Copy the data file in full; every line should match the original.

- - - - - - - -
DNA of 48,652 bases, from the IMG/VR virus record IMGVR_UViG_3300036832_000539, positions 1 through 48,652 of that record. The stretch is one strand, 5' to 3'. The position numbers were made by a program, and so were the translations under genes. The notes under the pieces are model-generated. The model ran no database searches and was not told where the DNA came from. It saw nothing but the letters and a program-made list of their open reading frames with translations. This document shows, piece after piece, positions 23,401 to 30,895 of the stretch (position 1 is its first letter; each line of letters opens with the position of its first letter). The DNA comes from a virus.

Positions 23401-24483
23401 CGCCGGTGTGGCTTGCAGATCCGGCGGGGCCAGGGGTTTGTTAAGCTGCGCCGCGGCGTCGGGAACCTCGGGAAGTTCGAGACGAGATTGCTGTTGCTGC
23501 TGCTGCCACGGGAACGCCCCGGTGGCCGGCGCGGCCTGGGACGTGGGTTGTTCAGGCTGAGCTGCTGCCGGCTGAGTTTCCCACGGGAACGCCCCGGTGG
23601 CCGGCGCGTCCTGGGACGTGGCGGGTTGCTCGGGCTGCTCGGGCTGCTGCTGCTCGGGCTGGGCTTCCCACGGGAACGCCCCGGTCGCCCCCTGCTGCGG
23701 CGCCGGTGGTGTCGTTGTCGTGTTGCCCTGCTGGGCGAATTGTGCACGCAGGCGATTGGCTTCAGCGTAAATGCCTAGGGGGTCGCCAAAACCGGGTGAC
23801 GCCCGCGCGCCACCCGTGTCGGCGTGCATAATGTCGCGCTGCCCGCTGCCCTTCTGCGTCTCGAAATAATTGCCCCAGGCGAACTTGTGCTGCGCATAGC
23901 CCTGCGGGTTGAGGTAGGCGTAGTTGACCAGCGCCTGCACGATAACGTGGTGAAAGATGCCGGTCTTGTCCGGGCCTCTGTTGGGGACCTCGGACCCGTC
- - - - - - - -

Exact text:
DNA of 48,652 bases, from the IMG/VR virus record IMGVR_UViG_3300036832_000539, positions 1 through 48,652 of that record. The stretch is one strand, 5' to 3'. The position numbers were made by a program, and so were the translations under genes. The notes under the pieces are model-generated. The model ran no database searches and was not told where the DNA came from. It saw nothing but the letters and a program-made list of their open reading frames with translations. This document shows, piece after piece, positions 23,401 to 30,895 of the stretch (position 1 is its first letter; each line of letters opens with the position of its first letter). The DNA comes from a virus.

Positions 23401-24483
23401 CGCCGGTGTGGCTTGCAGATCCGGCGGGGCCAGGGGTTTGTTAAGCTGCGCCGCGGCGTCGGGAACCTCGGGAAGTTCGAGACGAGATTGCTGTTGCTGC
23501 TGCTGCCACGGGAACGCCCCGGTGGCCGGCGCGGCCTGGGACGTGGGTTGTTCAGGCTGAGCTGCTGCCGGCTGAGTTTCCCACGGGAACGCCCCGGTGG
23601 CCGGCGCGTCCTGGGACGTGGCGGGTTGCTCGGGCTGCTCGGGCTGCTGCTGCTCGGGCTGGGCTTCCCACGGGAACGCCCCGGTCGCCCCCTGCTGCGG
23701 CGCCGGTGGTGTCGTTGTCGTGTTGCCCTGCTGGGCGAATTGTGCACGCAGGCGATTGGCTTCAGCGTAAATGCCTAGGGGGTCGCCAAAACCGGGTGAC
23801 GCCCGCGCGCCACCCGTGTCGGCGTGCATAATGTCGCGCTGCCCGCTGCCCTTCTGCGTCTCGAAATAATTGCCCCAGGCGAACTTGTGCTGCGCATAGC
23901 CCTGCGGGTTGAGGTAGGCGTAGTTGACCAGCGCCTGCACGATAACGTGGTGAAAGATGCCGGTCTTGTCCGGGCCTCTGTTGGGGACCTCGGACCCGTC